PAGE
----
FOM: Some reflections on Rota

Walter Whiteley whiteley at
Fri Apr 23 14:52:31 EDT 1999

The recent death of Gian-Carlo Rota (my advisor)
sent me to rereading some of his writings.  
Two small excepts from an article in the Math 
Intelligencer, Winter 1999, seemed at least tangentially
relevant to the discussions of mathematical practice
and foundations.

"Hlibert's theorem on finite generation of the ring of
invariants can be recast in the language of umbrae
and can be given a simple combinatorial proof that 
dispenses with the Hilbert Basis Theorem"

"  ...   In mathematics, it is extremely difficult to tell 
the truth.  The formal exposition of a mathematical theory 
does not tell the whole truth.  The truth of a mathematical
theory is more likely to be grasped while we listen
to a casual remark made by some expert that gives
away some hidden motivation, when we finally pin down
the typical examples or when we discover what the 
real problems are that were stored behind the 
showcase problems.  Philosophers and psychiatrists
should explain why it is that we mathematicians
are in the habit of systematically erasing our
footsteps.  Scientists have always looked askance
at this strange habit of mathematicians, which 
has changed little from Pythagoras to our day.  "

Beyond describing what mathematicians COULD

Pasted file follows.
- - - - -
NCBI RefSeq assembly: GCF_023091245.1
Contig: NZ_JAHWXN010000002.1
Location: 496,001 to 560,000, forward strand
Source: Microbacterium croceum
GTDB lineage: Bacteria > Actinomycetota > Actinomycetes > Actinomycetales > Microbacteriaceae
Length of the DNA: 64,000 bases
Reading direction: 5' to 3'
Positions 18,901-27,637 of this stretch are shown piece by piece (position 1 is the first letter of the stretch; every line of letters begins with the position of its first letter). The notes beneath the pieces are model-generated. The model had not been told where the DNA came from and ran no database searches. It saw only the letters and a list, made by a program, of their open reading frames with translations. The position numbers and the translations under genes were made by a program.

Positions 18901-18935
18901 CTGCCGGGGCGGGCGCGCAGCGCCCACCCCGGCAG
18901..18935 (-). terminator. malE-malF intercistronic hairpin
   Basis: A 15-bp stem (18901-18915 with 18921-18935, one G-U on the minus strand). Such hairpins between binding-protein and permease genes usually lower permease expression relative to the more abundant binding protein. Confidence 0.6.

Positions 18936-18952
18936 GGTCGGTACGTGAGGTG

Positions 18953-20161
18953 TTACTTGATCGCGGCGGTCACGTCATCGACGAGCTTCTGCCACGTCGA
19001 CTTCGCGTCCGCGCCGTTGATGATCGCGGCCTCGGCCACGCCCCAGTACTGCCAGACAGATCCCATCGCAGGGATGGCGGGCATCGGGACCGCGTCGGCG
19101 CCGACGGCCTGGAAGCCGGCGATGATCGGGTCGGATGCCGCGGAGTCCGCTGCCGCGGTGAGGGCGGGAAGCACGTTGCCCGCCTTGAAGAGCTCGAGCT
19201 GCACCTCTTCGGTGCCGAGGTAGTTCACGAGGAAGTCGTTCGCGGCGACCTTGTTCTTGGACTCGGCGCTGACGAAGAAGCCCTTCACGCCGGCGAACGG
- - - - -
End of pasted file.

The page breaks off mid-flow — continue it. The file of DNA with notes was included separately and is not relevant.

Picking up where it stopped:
be doing IF they followed the constraints of FOM,
I do think there is an interest in describing
(giving foundational analysis for) what careful
mathematicians DO.  As I read the exchanges
between Simpson and McLarty, I see that gap
between the two descriptions of homological
algebra, cohomology theory:  what could be done - 
and - what is done as people practice the discipline.  

I note that, as a school child, I did well in 'geometry' 
- but basically found that it was an introduction to logic.  
(Unlike high school algebra which was not logicial - 
even when I was 'taught' induction.)  Much later (after 
my thesis on the 'foundations' of analytic geometry 
- i.e. invariant theory),  I learned I ALSO enjoyed geometry,
when I finally learned some of the 'truth' of geometry,
in Rota's sense.  

The effort to understand and refine what
mathematicians (e.g geometers) DO is behind 
some of the interest (my interest) in diagrammatic 
reasoning, and developing parts of the "foundations" for 
those practices which are widespread (and to be 
encouraged) in the practice of mathematics, 
in the teaching of mathematics, and in the learning
of mathematics.

Walter Whiteley
York University

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